Netflix Original Film – Windfall Review
Check out my video review below to see if I recommend watching Netflix’s Windfall.
Jason Segel plays a nameless man who breaks into a billionaire’s empty vacation home; as he is leaving, he decides to take one last look around the place, finds some hidden cash and a gun, and a nice surprise — the billionaire CEO (Plemons) and his wife (Collins). Thus, we have our plot, as both the man and our couple have all been caught.
What plays out in a sort of dark comedy fashion, takes a turn when the man, attempting to make a rather tranquil escape, gets caught on a security camera. Time to double back and demand more cash, as he will most certainly now be living a life on the run. The couple agrees to give him a large bag of cash, but there’s one catch, the CEO’s assistant will not arrive until the following evening.
Windfall is pretty much solely dialogue-driven from here; luckily the performances are solid. I enjoyed Jason Segel in this type of role; I thought it would be hard to distance myself from his comedic performances (I Love You, Man, Forgetting Sarah Marshall, small roles in Judd Apatow films, etc.), but I had no issues. Segel was great in this role.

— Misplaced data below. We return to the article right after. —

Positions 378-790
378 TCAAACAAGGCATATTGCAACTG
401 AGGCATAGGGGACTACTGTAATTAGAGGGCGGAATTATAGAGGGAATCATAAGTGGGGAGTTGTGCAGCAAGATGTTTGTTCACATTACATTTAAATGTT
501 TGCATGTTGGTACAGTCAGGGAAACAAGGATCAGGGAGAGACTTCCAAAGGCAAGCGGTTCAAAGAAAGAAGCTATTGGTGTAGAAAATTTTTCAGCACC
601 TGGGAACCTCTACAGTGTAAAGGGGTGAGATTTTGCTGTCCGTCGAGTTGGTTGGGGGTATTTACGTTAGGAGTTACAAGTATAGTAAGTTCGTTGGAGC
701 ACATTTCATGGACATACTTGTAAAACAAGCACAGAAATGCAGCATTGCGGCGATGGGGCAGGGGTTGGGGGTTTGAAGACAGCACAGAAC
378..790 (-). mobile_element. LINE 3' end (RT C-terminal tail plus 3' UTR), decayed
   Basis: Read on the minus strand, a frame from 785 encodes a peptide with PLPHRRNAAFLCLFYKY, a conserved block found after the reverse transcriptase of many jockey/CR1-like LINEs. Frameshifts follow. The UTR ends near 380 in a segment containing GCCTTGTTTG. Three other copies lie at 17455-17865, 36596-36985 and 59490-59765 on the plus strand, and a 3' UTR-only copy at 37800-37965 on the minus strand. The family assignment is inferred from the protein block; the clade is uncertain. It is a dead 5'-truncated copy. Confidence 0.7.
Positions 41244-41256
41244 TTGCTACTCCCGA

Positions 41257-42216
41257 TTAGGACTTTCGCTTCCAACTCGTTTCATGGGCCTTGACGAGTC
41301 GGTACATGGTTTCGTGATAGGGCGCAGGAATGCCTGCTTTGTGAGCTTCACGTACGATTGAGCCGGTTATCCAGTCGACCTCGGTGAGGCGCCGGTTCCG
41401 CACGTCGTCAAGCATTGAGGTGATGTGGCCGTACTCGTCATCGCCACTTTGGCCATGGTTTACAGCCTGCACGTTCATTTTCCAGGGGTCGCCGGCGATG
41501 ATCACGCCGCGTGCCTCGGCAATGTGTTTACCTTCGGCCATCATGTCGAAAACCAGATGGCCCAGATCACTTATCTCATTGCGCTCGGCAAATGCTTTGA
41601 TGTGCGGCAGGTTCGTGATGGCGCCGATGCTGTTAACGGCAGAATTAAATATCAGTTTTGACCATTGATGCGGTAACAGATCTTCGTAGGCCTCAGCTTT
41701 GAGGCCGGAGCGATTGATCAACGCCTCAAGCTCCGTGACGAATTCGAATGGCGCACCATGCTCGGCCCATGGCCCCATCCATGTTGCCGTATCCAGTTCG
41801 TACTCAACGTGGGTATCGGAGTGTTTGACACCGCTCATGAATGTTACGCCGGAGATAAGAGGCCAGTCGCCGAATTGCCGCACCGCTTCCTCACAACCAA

Windfall is a slow burn of a film, but I must admit, my eyes were glued to the television the entire time. I laughed more times than I expected, as it had its fair share of dark comedy moments. Wrap this all together with strong acting performances and a couple of nice end twists, and we’re left with a solid watch.
Windfall gets a 4 out of 5.
Now, while I enjoyed Windfall, I could see some people viewing the film and saying it was boring and barely anything happened. While I don’t agree with that, if a Hitchcockian, dialogue-heavy, indie-vibe, sub-90 minute film sounds up you’re alley, definitely consider checking out Windfall.
What did you think of Windfall? Did you enjoy Jason Segel in this serious role?
If you have any recommendations of similar movies for me to check out, leave them in the comments. I’d love to hear them!